Freedom is undeniably a powerful concept. Over the course of time, we’ve seen incredibly inspiring individuals battle against all odds to achieve the remarkable – against often, seemingly impossible things. Whatever its meaning, the word has and continues to play a significant, powerful and symbolic role across the globe.
The concept of freedom applies to all walks of life, the business world included. When it comes to business, companies define freedom in terms of their customers, their partners and their employees.
Freedom in the business world
The Oxford Dictionary defines freedom as the power or right to act, speak, or think as one wants. In business, this equates to frictionless cooperation throughout an organisation whereby employees can experiment within their roles and take ownership of their tasks and responsibilities.
One way that this freedom can be facilitated, is by enabling employees across all departments and levels to freely access the company’s data – and its data analytics across the entire organisation. We define this, as the democratisation of data. By allowing this access across all staff levels, individuals are empowered to make use of the data with which every business is inundated in order to improve performance.
By authorising employees to freely access company data, it provides them with valuable insights needed to make more informed decisions.
Interestingly, a recent report by Gartner states that 50% of organisations will still lack sufficient AI and data literacy skills to achieve business value by 2020; and so the question remains, how can one truly be free at work if this is the case?
The answer, of course, lies with data democratisation and the fostering of data literacy. By this, we mean the ability to derive meaningful information from data and reduce an organisation’s reliance on armies of data scientists.
Executing a strategy of freedom
In order to achieve this freedom, it is essential to make company data accessible, useable and self-serving for the average end user, including employees without technical experience and skill sets.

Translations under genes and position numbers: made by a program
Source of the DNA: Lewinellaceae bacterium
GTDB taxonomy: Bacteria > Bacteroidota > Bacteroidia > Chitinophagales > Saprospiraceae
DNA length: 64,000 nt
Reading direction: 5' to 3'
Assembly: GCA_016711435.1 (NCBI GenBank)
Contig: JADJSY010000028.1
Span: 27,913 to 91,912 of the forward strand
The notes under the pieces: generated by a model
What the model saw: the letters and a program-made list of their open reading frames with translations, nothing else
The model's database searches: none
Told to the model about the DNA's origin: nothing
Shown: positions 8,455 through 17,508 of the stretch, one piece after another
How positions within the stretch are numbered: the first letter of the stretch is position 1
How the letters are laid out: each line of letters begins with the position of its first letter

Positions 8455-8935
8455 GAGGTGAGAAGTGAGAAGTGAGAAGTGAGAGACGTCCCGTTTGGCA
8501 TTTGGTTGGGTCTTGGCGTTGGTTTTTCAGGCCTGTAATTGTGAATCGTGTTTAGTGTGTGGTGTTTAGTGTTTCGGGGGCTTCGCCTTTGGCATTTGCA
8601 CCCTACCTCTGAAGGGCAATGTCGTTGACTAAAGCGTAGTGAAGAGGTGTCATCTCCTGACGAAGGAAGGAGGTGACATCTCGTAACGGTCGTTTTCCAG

There are a myriad of reasons why this is so important, not least because it is what companies want. Every business is faced with mountains of data from all angles and, more often than not, this is spread across different databases – a problem made worse with the growth of cloud as well as developments in mobile, application programming interfaces (APIs) and the Internet of things (IoT).
By integrating our processes with our data, companies are able to address these shortcomings and employees are free to differentiate through agility, efficiency and innovation – or to avoid disintermediation. This enables them to capture business events in real-time and turn data into information on which they can easily act.
Moreover, data democratisation means all employees can easily access data and take action on critical business insights. This allows organisations to establish a competitive edge against companies with restricted databases.
But, what use is this if there is a majority of employees unable to make sense of the data? Gartner reports shed light on the need for data and analytics leaders to encourage a data-literate organisational culture that values information as an asset.
Progress in this respect is seen with the growing number of chief data officers appointed to develop data literacy throughout their respective organisations. In addition, the adoption of business intelligence applications facilitates the interpretation of data analysis for non-technical employees.
Business freedom: The future
In the business word, knowledge really is power. For true freedom to be reachable, fundamental shifts in mentalities are necessary. Organisations are required to offer employees full data transparency with zero constraints and champion the way for company-wide data literacy.
While it is true that this would of course require supervision to ensure the data is carefully managed, this is no doubt worth it as more and more employees are able to efficiently make use of the information. It is time we put data in the hands of the many, not the few.